This approach to learning emphasizes the fact that individuals perceive and process information in very different ways. The learning styles theory implies that how much individuals learn has more to do with whether the educational experience is geared toward their particular style of learning than whether or not they are “smart.” In fact, educators should not ask, “Is this student smart?” but rather “How is this student smart?”
The concept of learning styles is rooted in the classification of psychological types. The learning styles theory is based on research demonstrating that, as the result of heredity, upbringing, and current environmental demands, different individuals have a tendency to both perceive and process information differently. The different ways of doing so are generally classified as:
- Concrete and abstract perceivers–Concrete perceivers absorb information through direct experience, by doing, acting, sensing, and feeling. Abstract perceivers, however, take in information through analysis, observation, and thinking.
- Active and reflective processors–Active processors make sense of an experience by immediately using the new information. Reflective processors make sense of an experience by reflecting on and thinking about it.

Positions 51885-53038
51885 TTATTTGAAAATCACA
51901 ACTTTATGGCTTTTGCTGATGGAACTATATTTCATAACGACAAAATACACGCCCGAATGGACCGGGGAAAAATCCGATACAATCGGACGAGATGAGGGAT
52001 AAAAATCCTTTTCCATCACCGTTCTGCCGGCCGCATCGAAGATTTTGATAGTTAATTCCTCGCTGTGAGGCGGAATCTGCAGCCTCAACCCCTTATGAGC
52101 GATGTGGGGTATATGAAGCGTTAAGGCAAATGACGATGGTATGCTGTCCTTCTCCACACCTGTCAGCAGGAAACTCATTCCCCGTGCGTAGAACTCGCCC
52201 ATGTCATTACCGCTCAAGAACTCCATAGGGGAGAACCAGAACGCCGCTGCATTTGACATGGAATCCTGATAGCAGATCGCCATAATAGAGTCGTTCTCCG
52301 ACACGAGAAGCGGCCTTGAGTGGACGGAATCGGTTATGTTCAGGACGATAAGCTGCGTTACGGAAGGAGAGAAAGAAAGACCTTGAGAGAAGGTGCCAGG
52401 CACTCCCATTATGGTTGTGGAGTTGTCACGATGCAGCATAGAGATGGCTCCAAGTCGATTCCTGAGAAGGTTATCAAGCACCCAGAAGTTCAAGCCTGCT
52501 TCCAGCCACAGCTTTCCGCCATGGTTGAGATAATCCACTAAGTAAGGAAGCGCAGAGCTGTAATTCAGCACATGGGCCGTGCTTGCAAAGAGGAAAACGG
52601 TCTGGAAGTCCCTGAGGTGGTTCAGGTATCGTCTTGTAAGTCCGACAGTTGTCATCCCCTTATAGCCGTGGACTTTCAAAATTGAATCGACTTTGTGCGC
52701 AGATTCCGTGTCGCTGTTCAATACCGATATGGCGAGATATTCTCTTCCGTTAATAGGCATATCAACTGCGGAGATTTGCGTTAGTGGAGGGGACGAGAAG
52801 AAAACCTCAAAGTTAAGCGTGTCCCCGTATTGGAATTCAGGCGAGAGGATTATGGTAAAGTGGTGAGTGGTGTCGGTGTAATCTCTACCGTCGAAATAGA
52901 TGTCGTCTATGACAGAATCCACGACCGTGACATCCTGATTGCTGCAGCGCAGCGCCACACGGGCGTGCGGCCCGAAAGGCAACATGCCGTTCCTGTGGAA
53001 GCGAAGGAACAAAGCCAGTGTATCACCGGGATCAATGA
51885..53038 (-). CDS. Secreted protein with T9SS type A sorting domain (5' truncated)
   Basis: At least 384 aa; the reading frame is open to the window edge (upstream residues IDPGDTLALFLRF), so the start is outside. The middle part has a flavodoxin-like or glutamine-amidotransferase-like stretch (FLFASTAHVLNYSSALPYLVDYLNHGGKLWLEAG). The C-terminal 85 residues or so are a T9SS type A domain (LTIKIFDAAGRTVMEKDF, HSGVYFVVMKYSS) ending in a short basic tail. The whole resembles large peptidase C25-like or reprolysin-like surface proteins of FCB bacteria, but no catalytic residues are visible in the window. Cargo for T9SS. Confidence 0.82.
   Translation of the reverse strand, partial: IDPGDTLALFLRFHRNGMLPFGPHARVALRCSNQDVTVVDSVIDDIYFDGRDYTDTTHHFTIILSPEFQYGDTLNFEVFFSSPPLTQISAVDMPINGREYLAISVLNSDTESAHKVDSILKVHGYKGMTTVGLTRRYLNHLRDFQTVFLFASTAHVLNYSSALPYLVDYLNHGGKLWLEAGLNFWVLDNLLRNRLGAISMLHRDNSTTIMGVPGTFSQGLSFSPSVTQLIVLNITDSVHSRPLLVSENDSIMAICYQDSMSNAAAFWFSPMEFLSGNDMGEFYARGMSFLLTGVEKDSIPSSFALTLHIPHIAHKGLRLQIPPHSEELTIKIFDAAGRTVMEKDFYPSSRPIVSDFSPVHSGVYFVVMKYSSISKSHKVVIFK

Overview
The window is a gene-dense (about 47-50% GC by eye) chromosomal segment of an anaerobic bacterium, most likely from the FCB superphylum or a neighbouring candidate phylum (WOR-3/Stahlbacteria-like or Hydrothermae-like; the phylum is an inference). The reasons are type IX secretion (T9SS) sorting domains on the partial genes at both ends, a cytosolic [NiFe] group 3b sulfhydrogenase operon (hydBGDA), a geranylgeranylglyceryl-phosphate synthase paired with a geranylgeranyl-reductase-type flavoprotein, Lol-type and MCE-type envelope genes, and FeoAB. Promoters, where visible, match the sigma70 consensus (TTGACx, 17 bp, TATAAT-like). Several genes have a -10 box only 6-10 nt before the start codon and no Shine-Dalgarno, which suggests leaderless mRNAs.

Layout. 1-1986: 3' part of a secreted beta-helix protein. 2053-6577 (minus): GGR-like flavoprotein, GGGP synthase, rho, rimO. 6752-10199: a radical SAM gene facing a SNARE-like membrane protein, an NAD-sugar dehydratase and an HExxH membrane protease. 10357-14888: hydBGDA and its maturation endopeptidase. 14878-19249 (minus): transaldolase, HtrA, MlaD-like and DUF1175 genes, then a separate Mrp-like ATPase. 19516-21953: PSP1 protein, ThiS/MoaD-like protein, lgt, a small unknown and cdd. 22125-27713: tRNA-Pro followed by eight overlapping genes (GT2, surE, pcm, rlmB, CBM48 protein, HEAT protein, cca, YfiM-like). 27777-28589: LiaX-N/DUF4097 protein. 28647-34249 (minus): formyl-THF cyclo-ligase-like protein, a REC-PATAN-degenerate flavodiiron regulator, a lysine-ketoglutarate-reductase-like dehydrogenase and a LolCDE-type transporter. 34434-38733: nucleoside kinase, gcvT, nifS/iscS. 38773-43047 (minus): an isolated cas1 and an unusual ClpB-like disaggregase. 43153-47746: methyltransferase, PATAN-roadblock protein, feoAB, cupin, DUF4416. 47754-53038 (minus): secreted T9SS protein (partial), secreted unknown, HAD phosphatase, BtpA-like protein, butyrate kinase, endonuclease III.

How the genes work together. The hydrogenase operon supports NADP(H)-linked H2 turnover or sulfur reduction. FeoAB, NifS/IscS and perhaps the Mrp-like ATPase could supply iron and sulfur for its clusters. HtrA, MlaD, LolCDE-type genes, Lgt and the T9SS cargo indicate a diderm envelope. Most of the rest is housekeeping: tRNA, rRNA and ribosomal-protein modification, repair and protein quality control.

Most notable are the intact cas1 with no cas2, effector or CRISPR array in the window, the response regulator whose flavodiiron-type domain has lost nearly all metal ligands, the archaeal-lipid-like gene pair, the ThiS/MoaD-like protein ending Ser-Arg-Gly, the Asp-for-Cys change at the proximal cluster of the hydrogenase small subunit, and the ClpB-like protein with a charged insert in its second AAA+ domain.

Traditional schooling tends to favor abstract perceiving and reflective processing. Other kinds of learning aren’t rewarded and reflected in curriculum, instruction, and assessment nearly as much.
How the Learning Styles Theory Impacts Education
Curriculum–Educators must place emphasis on intuition, feeling, sensing, and imagination, in addition to the traditional skills of analysis, reason, and sequential problem solving.
Instruction–Teachers should design their instruction methods to connect with all four learning styles, using various combinations of experience, reflection, conceptualization, and experimentation. Instructors can introduce a wide variety of experiential elements into the classroom, such as sound, music, visuals, movement, experience, and even talking.
Assessment–Teachers should employ a variety of assessment techniques, focusing on the development of “whole brain” capacity and each of the different learning styles.
Bernice McCarthy, The 4-MAT System: Teaching to Learning Styles with Right/Left Mode Techniques.
David Kolb, Experiential Learning: Experience as the Source of Learning and Development.
Carl Jung, Psychological Types.
Gordon Lawrence, People Types and Tiger Stripes: A Practical Guide to Learning Styles.
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